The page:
pallavas

Hero Stones Belonging to Pallava Era Found Near Tirupattur

VELLORE: Five hero-stones believed to have belonged to the Pallava period, dating back nearly 1,400 years, were discovered in Puliyanur village (bordering Vellore, Tiruvannamalai and Krishnagiri districts) by Professor Appasamy Murugaiyan of Paris University and R Poongundran, a retired assistant director of State Department of Archeology.

Two of the five stones discovered were damaged while three had inscriptions and pictorial depictions.

Over 1,000 hero-stones have been discovered in the Thenpennai river basin so far, especially in Tirupattur, Tiruvannamalai and Dharmapuri belt. Tamil literature cites worship of these hero-stones by the villagers of the time and this practice has waned over time, he added. Read more.

Rare sculptures thrown out as modern temple comes up at ancient Pallava site

CHENNAI: A year ago, when a group of people approached the villagers of Thatchur near Kallakurichi in Villupuram district to construct a temple on an ancient Pallava site, little did they realize that it would be at the cost of some rare 9th century sculptures.

Today, the construction of the temple is almost over. But the new structure has taken over the place where the rare sculptures were kept. As a result, a broken shiva linga, a moss-covered Somaskanda panel and many more sculptures are scattered around the temple, covered by grass and almost lost. Heritage activists say the committee members of the temple shifted all the sculptures without informing the Archaeological Survey of India or the state archaeology department.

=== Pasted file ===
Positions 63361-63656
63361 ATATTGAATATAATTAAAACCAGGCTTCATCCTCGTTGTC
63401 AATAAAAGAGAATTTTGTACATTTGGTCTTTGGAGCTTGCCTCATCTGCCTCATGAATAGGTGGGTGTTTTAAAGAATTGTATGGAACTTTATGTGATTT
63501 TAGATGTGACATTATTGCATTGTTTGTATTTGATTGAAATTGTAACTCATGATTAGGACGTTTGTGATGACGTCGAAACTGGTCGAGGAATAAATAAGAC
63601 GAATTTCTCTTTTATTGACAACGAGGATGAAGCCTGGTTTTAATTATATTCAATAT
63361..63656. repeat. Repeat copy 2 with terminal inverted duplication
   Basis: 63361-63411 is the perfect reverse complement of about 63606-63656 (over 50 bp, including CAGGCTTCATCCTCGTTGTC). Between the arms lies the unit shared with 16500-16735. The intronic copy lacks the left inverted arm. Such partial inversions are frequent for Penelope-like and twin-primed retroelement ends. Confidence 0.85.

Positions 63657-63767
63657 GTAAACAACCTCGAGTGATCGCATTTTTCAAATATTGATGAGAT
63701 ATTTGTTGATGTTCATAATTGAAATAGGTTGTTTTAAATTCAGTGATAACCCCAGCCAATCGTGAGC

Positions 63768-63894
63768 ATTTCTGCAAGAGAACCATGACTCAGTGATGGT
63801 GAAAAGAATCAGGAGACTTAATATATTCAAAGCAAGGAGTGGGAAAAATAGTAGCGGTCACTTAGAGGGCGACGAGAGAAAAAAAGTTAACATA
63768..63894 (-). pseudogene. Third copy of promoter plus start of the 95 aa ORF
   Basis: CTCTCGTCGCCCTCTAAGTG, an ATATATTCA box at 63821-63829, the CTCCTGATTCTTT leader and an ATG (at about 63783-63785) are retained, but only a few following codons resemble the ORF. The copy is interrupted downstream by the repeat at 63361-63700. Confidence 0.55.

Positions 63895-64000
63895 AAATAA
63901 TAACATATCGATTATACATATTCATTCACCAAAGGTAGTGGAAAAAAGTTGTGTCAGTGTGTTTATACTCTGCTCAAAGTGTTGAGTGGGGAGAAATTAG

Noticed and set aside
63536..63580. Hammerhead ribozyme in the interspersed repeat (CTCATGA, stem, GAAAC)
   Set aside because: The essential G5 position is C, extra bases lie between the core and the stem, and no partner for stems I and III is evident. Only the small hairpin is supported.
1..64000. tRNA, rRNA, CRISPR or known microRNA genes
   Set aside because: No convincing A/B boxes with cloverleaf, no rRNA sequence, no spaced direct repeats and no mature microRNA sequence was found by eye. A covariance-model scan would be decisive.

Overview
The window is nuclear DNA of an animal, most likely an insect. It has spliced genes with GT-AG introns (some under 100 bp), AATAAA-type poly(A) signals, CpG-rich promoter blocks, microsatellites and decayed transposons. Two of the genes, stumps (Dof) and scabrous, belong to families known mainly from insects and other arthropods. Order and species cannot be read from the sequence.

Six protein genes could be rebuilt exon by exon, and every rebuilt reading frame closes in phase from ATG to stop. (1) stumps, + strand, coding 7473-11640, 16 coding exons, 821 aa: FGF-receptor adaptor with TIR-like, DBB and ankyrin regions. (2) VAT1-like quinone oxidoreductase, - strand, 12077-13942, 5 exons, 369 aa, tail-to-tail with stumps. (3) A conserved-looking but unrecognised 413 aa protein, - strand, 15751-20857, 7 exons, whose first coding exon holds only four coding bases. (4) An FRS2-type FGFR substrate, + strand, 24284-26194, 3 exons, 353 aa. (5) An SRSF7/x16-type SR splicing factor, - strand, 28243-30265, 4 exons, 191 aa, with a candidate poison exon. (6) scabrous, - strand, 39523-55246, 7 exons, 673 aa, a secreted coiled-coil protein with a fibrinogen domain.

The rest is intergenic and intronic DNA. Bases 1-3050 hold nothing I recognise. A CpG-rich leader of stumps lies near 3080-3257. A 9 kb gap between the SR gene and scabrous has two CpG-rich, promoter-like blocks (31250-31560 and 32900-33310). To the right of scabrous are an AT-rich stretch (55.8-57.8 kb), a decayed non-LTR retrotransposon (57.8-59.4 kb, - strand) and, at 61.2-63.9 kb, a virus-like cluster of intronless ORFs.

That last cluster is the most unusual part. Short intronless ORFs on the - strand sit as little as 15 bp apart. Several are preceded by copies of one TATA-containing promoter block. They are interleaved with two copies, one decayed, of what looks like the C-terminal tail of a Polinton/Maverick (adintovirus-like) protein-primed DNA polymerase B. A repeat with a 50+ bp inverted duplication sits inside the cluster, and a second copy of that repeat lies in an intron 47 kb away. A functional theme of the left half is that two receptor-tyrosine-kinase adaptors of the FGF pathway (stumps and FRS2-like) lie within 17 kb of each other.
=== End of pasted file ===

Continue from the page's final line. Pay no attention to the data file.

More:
“When I first visited the site six years ago, I could see all sculptures in proper form. But today they have been removed from their original place and lie scattered near the newly constructed temple. Read more.

Pen and ink drawing of a figure of Durga from the Trimurti Cave at Mamallapuram by an anonymous artist, part of the MacKenzie Collection and from an Album of 37 drawings and plans of the temples and sculptures at Mamallapuram, c. 1816.

Mamallapuram, a tiny village south of Chennai (Madras), was a flourishing port of the Pallava dynasty from the 5th - 8th centuries.

The British Museum

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PLACES IN THE ANCIENT WORLD: Mahabalipuram (India) 

MAHABALIPURAM or Mamallapuram is a historic city and UNESCO World Heritage site in Tamil Nadu, India. During the reign of the Pallava dynasty, between the 3rd century CE and 7th century CE, it became an important centre of art, architecture and literature

Mahabalipuram was already a thriving sea port on the Bay of Bengal before this time. A significant amount of coins and other artefacts excavated from this region also indicate a pre-existing trade relation with the Romans even before it became a part of the Pallava Empire.

Mahabalipuram’s early history is completely shrouded in mystery. Ancient mariners considered this place the land of the Seven Pagodas. There are others who think that Mahabalipuram suffered from a great flood between 10,000 and 13,000 BCE.

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Info by Dola RC|| Photos by Jean-Pierre Dalbera on Ancient History Encyclopedia 

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PLACES IN THE ANCIENT WORLD Kanchipuram (India) 

KANCHIPURAM (sometimes simply called Kanchi or Kanci) is an ancient city in the Tamil Nadu region of southern India. Once a capital of the Pallava dynasty, 

Kanchipuram was also a noted centre of learning for Tamil and Sanskrit scholars. Known as ‘the religious capital of the South’ its early 8th century CE Kailasanatha temple is one of the most impressive structures surviving from ancient India.

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Info by Mark Cartwright on Ancient History Encyclopedia